Sunday, July 31, 2022

Are we watching the end of the 40-hour work week? [progress]

Alyson Krueger, Gen Z Knows What It Wants From Employers. And Employers Want Them. NYtimes, July 31, 2022.

In the past year, Legoland New York has joined a growing number of companies that are working to create an environment that is attractive and stimulating to younger employees and that embraces who they are and where they hope to go. By recruiting Generation Z workers — born in the late 1990s and early 2000s — the employers aim both to tap their energy and creativity and offset an acute labor shortage, with some 11 million unfilled jobs in May, according to the Bureau of Labor Statistics.

Last fall, Legoland began to allow employees like Ms. Ross to have piercings, tattoos and colored hair. A national hospitality company has begun to experiment with a four-day workweek. The health care company GoodRx is permitting employees to work not just from home but from anywhere in the country, enlisting an outside company to provide ad hoc offices upon request. Other companies are carefully laying out career paths for their employees, and offering extensive mental health benefits and financial advice.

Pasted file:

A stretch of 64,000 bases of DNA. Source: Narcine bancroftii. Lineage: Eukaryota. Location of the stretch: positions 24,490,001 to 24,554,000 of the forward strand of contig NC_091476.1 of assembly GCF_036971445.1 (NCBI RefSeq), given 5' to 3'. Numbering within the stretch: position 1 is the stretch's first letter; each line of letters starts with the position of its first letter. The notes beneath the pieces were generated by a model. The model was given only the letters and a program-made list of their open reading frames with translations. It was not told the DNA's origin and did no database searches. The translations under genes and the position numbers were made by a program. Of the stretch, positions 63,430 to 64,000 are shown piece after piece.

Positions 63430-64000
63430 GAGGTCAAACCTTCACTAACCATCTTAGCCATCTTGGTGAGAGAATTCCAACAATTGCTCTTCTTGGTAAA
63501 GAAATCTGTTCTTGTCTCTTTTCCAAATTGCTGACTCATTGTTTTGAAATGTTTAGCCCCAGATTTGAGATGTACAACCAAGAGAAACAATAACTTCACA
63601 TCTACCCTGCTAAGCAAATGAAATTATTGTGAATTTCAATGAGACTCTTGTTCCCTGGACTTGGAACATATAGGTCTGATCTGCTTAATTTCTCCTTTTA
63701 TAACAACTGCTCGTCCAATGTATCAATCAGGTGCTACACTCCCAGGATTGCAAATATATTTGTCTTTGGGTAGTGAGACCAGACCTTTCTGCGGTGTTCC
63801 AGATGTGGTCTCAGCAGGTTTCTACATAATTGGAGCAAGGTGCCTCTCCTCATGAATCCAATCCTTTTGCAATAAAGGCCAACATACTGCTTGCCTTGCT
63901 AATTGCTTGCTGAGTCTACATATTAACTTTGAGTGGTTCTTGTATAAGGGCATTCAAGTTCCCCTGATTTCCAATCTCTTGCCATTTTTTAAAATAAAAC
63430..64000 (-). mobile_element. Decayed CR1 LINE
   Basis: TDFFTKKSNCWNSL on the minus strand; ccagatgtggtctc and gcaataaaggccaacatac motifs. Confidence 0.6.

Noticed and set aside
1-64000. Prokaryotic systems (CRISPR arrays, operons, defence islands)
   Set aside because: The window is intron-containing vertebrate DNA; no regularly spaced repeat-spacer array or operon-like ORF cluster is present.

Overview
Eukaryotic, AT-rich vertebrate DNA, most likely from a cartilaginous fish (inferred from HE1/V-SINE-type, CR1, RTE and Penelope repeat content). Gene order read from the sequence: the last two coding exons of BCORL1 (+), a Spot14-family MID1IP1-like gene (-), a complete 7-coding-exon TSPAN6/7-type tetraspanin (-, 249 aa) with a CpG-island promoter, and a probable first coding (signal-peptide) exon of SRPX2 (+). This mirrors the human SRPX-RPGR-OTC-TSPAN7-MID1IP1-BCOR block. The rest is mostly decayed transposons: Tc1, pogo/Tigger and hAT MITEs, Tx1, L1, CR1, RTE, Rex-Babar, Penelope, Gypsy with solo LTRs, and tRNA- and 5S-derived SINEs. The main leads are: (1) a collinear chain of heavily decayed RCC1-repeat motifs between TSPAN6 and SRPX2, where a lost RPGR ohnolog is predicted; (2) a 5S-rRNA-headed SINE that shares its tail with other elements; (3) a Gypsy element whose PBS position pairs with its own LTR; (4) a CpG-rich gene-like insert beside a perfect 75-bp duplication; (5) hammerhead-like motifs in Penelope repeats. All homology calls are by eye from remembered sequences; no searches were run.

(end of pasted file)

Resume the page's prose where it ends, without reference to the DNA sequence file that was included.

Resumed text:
The goal is not only to get younger employees through the door but also to keep them in their jobs, not an easy feat. Surveys show that younger workers are comfortable switching jobs more frequently than other generations. But, with these efforts, many companies have so far avoided the labor shortages afflicting their competitors.

Attitudes about work are changing:

According to Roberta Katz, an anthropologist at Stanford who studies Generation Z, younger people and previous generations view the workplace fundamentally differently.

“American Gen Zers, for the most part, have only known an internet-connected world,” Dr. Katz wrote in an email. In part because they grew up using collaborative platforms like Wikipedia and GoFundMe, she said, younger employees came to view work “as something that was no longer a 9-to-5-in-the-office-or-schoolroom obligation.”

Andrew Barrett-Weiss, the workplace experience director of GoodRx, which provides discounts for prescriptions, said giving employees that kind of autonomy and flexibility had helped the company close more than one deal. GoodRx offers employees the opportunity not only to be fully remote but also to have a desk wherever they want to travel in the United States.

There's more at the link.

Other posts on the changing work-week:

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